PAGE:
A vibrant exchange of views is now taking place in Washington, DC, home to the largest concentration of people, firms, non-profits, and other institutions engaged in what we have come to view as the “international development industry”. With the upcoming Senate hearings on the nomination of former U.S. Ambassador to the United Nations Samantha Power for the post of Administrator of the U.S. Agency for International Development (USAID), and with leading newspaper editorials circulating on the topic of reforming foreign aid, there appears to be an opening for a substantive reimagination of how, why, and – in some circles – whether we carry out foreign assistance. Pivotal institutions of international development stand at the verge of change. The World Bank is currently led by Trump choice David Malpass, which may mean that the Bank’s future leadership is in question. President Biden may even choose to end the longstanding and ethically problematic practice of constraining World Bank and International Monetary Fund leadership to U.S. and European chosen candidates, respectively. Throughout the Bank and IMF institutional structures, the Global South is significantly underrepresented in decision-making, so will this also change? And will the United Nations see a resurgence of support from President Biden, and an increasingly important role for the UN in international development, all linked to implementing critically needed institutional reforms? Will we see the Peace Corps expand to many more countries, with more (and more diverse) Volunteers?
Possibilities abound, as does need. It is a precious time.
While many countries in the Global North sponsor foreign assistance programs, USAID remains the world’s largest bilateral development organization – yet few who are knowledgeable would disagree that it stands in urgent need for reinvigoration and reform, including rooting out structural racism and systems of favoritism. USAID and other federal foreign affairs agencies are all under critical review and stocktaking following four years of struggle under the corrosive and damaging ideology of Trump’s “America First” doctrine.
A recent and provocative New York Times editorial on international development was focused only on sub-Saharan Africa, although foreign aid is currently administered by more affluent nations (the “Global North”) to nearly all less-developed economies (the “Global South”). In all cases where aid flows from the Global North’s tax revenues to recipients in the Global South, the terms of such assistance are complex, mired in mixed priorities and conflicting assumptions, and heavily weighted in favor of the political, security, diplomatic, and economic interests of the donor governments of the Global North. Governance and management relationships that were intended to generate collaborative and mutually respectful partnerships between multilateral or bilateral donors of the Global North and the relevant government officials and ministries in the Global South have become skewed and distorted by bureaucratic processes characterized by limited transparency, questionable incentives, poor oversight, and inadequate coordination between multiple donors. Many foreign aid programs are designed, funded, implemented, and evaluated with weak, superficial, or no direct participation by the intended beneficiaries: the poorest and most disadvantaged persons in the Global South (and/or by the civil society organizations in the Global South that know them the best).
Reforming – and rethinking – foreign aid is not a new endeavor. Over 20 years ago, the World Bank sponsored a three-volume publication called Voices of the Poor, edited by Deepa Narayan. Using participatory outreach and qualitative measures, directly quoted voices of the poor and disadvantaged selected from over 40,000 people in 50 countries filled these three books and provided often wrenching yet trenchant commentary on the hardships endured in their lives, and the erosion of their hopes for a better future. It transpired that for a few months after each volume was published, these quoted voices seemed to have had remarkable power; these books sliced their way through dense layers of bureaucracy and officialdom to touch the hearts and minds of aid experts and managers who had long ago become well insulated from any direct access to such voices. For that brief period, World Bank staff paused in their normal processes to ponder whether their loan and grant programs really honored the dignity and humanity of the intended beneficiaries, and whether the desperate need for a decent standard of living for all persons everywhere was truly being recognized, even if only incrementally. Sadly, few in the World Bank now even recall these three books, much less the poignant demands for dignity that they contained.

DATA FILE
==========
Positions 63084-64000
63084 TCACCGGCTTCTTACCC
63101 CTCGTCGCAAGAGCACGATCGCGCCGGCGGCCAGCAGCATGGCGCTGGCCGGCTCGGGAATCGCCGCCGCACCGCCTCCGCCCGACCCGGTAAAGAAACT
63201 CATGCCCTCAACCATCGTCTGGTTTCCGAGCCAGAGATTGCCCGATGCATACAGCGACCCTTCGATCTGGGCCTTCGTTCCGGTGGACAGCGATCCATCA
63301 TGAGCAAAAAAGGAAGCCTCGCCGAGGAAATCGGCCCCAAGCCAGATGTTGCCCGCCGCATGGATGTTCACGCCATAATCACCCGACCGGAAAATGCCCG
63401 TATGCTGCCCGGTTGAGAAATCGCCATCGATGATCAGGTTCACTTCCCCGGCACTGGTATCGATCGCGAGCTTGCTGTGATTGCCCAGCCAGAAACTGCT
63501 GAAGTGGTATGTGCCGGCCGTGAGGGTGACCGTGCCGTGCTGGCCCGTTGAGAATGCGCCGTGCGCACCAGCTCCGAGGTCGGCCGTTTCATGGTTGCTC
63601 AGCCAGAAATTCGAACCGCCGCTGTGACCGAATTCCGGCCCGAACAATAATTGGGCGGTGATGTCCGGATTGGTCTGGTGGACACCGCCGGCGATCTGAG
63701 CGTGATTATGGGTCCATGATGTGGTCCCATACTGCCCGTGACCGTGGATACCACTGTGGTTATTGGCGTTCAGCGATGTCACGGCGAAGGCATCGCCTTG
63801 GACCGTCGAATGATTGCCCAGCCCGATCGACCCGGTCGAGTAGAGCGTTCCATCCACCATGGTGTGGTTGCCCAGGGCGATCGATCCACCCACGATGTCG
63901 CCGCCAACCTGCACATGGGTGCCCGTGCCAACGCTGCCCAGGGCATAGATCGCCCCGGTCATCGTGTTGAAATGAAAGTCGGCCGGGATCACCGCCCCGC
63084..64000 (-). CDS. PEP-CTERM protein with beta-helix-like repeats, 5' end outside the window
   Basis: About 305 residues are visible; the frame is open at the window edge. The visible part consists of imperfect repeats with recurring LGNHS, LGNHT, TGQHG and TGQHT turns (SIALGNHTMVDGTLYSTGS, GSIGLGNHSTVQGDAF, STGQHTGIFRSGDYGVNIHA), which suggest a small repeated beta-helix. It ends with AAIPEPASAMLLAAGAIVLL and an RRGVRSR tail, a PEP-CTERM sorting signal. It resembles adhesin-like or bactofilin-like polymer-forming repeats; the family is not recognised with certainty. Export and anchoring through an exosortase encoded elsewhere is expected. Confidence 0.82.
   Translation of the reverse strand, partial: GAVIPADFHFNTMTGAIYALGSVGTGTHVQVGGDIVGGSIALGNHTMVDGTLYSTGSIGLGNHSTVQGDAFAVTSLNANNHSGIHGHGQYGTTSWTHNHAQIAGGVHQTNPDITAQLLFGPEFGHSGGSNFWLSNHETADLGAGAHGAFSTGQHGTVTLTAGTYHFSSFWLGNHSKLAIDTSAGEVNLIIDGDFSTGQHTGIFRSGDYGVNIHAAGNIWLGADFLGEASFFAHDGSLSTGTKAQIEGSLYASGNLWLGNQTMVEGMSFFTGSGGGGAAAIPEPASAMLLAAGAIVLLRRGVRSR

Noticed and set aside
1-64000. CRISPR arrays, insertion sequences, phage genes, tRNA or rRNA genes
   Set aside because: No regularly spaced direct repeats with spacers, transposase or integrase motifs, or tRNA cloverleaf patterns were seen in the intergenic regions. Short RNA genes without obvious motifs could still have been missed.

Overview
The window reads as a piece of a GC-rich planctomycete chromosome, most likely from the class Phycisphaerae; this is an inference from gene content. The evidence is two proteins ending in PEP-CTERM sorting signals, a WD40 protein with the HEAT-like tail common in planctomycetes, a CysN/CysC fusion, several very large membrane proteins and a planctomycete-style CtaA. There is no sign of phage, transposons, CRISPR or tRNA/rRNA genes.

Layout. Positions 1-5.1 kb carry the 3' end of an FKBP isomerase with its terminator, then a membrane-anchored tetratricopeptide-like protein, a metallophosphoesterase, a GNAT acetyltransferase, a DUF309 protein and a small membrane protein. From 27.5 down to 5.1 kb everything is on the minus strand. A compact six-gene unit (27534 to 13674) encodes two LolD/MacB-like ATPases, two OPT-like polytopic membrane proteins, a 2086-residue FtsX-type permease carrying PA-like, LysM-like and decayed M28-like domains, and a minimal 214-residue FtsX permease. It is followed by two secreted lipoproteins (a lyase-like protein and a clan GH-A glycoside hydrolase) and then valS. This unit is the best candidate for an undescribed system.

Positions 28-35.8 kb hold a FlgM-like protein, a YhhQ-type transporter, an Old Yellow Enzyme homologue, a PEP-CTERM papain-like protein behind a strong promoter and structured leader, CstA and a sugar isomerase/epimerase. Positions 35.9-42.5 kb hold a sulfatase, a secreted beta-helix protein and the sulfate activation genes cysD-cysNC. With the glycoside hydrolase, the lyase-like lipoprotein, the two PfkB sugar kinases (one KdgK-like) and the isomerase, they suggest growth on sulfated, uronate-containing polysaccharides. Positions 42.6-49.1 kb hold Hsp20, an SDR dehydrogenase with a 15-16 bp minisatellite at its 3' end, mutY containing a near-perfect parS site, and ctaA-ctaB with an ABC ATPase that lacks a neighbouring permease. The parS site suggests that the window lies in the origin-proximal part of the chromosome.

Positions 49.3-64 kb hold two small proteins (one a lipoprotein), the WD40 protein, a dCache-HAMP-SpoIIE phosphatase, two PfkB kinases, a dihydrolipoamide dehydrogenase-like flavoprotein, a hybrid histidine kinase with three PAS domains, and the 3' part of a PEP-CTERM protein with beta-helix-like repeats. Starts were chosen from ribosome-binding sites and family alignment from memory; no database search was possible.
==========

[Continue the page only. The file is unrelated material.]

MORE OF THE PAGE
In the mid-2000s, the InterAmerican Development Bank, under the insightful leadership of IDB President Luis Alberto Moreno, established the Initiative on Social Capital, Ethics, and Development (ISED). This Initiative worked diligently to raise awareness of ethical and moral issues at the heart of development throughout Latin America and the Caribbean, and to listen attentively to the concerns of the poor. It was, however, an initiative before its time, and despite generous funding from the Norwegian government, ISED was abandoned after Moreno stepped down. A chance to change a paradigm was squandered.
We cannot afford to squander our current opportunity to rethink foreign aid and international development. We know that the problems in the current aid paradigm are not limited to the layered bureaucracies and multiplicity of actors, objectives, incentives, missions, and political maneuverings within the highly competitive aid industry that now exists, or to the overlay of ideologically vulnerable legislatively approved funding that is evident in the relatively scarce funds that are allocated to very specific uses. It is time to acknowledge that the Global South’s “junior partner” role in the relief and development aid distribution processes must change, while at the same time recognizing that the Global South also must do more to put its own house in order. Answers must be found to the many legitimate structural, procedural, and ethical questions regarding the effectiveness, priorities, and motivations of some of the Global South government officials (and even some of the local and influential employees of the Global North aid missions) with whom the Global North engages as it disperses foreign assistance. The vast differences seen in the elevated standard of living of the governing elites within Global South governments and the (thankfully) increasing participation of well-educated local technical and academic experts can unfortunately compound the separation between the rich and the poor.